On appeal, Plaintiff's only argument is that when formulating the RFC, the ALJ improperly weighed the medical opinion of Fatten Elkomy, a psychiatric nurse practitioner.

         “Social security separates information sources into two main groups: acceptable medical sources and other sources. It then divides other sources into two main groups: medical sources and non-medical sources.” Lawson v. Colvin, 807 F.3d 962, 967 (8th Cir. 2015) (emphasis in original) (quoting Sloan v. Astrue, 499 F.3d 883, 888 (8th Cir. 2007) (citing 20 C.F.R. §§ 404.1402, 416.902 (2007)). As compared to an “acceptable medical source” whose opinion may be entitled to controlling weight, the opinion of a nurse practitioner falls under the group of other medical sources. Id. at 967 (citing Lacroix v. Barnhart, 465 F.3d 881, 887 (8th Cir. 2006)); see Social Security Ruling (“SSR”) 06-03p, 2006 SSR LEXIS 5, at *4. Other medical sources may present evidence “to show the severity of [a claimant's] impairment(s) and how it affects [a claimant's] ability to function.” Chesser v. Berryhill, 858 F.3d 1161, 1166-67 (8th Cir. 2017) (quoting SSR 06-03p (other citations omitted)). In determining what weight to give that evidence, “the ALJ has more discretion and is permitted to consider any inconsistencies found within the record.” Lawson, 807 F.3d at 967 (quoting Raney v. Barnhart, 396 F.3d 1007, 1010 (8th Cir. 2005)).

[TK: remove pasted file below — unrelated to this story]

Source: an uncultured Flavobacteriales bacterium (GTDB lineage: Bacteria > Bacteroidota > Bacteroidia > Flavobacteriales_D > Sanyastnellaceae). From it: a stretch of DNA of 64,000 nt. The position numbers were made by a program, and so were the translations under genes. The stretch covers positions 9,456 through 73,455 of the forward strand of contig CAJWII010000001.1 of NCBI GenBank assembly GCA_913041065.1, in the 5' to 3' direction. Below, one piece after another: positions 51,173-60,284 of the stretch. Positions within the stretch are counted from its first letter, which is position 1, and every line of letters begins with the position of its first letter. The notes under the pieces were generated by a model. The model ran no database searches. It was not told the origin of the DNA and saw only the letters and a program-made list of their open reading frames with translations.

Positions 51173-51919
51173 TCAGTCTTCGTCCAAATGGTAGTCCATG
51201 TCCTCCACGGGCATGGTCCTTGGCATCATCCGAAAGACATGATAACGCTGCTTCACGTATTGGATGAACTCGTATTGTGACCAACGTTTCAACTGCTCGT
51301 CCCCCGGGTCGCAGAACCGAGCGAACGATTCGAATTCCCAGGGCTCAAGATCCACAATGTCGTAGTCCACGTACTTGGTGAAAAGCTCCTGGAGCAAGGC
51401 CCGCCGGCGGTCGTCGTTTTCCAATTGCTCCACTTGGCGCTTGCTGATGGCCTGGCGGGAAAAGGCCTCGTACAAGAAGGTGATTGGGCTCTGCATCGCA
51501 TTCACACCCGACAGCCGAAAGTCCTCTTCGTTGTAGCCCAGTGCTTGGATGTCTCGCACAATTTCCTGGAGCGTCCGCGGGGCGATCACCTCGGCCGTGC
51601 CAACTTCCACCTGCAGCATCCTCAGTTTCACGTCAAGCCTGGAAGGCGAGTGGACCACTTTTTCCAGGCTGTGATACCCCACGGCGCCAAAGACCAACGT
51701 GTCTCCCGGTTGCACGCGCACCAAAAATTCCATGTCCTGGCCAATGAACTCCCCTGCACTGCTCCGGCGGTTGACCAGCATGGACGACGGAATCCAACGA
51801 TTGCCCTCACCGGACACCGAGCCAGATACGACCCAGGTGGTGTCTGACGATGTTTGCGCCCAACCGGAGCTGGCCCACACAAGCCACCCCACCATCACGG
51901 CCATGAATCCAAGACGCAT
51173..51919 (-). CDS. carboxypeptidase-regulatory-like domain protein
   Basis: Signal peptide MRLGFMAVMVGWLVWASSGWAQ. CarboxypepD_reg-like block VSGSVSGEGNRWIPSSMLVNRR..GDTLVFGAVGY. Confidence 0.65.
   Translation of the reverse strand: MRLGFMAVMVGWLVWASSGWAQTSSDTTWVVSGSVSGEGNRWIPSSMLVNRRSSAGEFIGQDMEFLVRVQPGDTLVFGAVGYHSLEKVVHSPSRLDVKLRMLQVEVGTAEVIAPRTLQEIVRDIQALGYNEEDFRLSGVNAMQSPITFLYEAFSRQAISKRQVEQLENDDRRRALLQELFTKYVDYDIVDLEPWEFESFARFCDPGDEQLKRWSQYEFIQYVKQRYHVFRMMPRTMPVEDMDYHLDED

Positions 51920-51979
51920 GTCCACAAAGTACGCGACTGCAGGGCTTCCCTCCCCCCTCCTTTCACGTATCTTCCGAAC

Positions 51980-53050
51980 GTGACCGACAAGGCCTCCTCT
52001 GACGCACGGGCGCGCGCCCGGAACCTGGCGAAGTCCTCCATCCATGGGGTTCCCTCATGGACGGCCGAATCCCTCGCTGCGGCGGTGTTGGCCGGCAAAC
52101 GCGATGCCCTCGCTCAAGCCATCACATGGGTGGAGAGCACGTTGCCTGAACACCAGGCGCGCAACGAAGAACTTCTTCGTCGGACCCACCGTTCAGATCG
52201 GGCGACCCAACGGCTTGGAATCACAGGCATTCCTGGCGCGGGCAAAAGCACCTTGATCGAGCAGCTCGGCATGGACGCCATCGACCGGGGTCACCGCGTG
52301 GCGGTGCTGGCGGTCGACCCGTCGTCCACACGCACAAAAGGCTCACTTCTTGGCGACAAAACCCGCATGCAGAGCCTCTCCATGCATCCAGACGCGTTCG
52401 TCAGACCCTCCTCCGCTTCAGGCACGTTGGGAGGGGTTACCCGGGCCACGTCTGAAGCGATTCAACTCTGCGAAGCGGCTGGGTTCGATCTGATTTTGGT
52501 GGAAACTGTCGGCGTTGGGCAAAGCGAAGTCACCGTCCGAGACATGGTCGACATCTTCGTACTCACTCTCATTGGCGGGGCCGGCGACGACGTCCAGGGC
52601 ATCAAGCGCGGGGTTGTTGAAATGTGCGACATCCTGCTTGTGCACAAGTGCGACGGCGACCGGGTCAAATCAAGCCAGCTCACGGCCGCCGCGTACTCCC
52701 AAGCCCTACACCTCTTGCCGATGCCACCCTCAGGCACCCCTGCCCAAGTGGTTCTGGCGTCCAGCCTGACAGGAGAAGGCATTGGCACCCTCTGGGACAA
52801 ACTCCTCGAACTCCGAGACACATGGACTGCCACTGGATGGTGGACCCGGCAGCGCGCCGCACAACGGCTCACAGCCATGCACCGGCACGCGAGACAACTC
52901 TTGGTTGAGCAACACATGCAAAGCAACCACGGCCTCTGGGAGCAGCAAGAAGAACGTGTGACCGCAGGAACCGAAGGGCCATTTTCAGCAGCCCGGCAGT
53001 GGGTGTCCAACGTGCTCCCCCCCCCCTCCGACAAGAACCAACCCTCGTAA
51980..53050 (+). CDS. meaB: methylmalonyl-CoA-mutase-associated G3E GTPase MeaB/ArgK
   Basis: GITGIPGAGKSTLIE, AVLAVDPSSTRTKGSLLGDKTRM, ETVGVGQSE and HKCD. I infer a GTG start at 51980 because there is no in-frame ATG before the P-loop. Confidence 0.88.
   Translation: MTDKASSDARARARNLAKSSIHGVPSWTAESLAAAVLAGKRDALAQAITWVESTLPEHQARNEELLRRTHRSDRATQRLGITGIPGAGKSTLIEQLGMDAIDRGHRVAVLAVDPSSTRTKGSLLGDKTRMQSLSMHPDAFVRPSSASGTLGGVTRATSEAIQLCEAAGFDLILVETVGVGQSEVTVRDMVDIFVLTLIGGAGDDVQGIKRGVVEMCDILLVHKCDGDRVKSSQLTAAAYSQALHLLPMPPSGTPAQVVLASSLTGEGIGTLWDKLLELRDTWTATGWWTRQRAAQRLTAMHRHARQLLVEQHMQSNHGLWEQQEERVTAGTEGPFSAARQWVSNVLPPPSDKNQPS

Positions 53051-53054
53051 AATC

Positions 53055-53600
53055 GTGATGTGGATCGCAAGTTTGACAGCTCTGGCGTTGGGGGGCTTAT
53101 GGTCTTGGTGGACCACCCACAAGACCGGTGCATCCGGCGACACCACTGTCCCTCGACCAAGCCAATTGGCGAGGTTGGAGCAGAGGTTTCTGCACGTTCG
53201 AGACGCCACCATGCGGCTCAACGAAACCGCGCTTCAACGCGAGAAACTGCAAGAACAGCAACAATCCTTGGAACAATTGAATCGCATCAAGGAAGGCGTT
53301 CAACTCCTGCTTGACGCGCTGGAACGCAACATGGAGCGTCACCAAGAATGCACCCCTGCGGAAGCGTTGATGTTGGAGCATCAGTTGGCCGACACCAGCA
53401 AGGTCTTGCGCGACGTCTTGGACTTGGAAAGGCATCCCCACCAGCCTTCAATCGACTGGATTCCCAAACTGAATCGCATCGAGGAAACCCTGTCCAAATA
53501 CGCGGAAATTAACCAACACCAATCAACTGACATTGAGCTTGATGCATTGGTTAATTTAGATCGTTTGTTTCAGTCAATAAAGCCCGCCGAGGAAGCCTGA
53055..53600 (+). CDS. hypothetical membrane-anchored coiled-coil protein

Here, Ms. Elkomy opined that Plaintiff would miss up to five days of work per month due to his mental impairments, and that Plaintiff's primary impediment to working was his inability to control his anger and his violent tendencies. The ALJ gave “only little weight” to Ms. Elkomy's statements. In considering the opinion, the ALJ noted that Ms. Elkomy is not an acceptable medical source. The ALJ then explained that Ms. Elkomy's statements were inconsistent with Plaintiff's ability to care for his daughter, which according to the ALJ, suggested that Ms. Elkomy's statements were based on Plaintiff's subjective complaints.[1] The ALJ further reasoned that Ms. Elkomy's statements were not supported by the objective mental status examination findings in the record that showed Plaintiff's condition had been consistently stable. See Michel v. Colvin, 640 F. App'x 585, 594-95 (8th Cir. 2016) (finding that the ALJ was entitled to give less weight to an “other medical source” opinion as to the claimant's ability to work on a full-time basis where the opinion was largely based on the claimant's subjective complaints and not on objective medical evidence). Accordingly, the ALJ appropriately weighed Ms. Elkomy's opinion along with the other record evidence in establishing Plaintiff's RFC.


         Having carefully reviewed the record before the Court and the parties' submissions on appeal, the Court concludes that substantial evidence on the record as a whole supports the ALJ's decision.

         IT IS THEREFORE ORDERED that the decision of the Commissioner is AFFIRMED.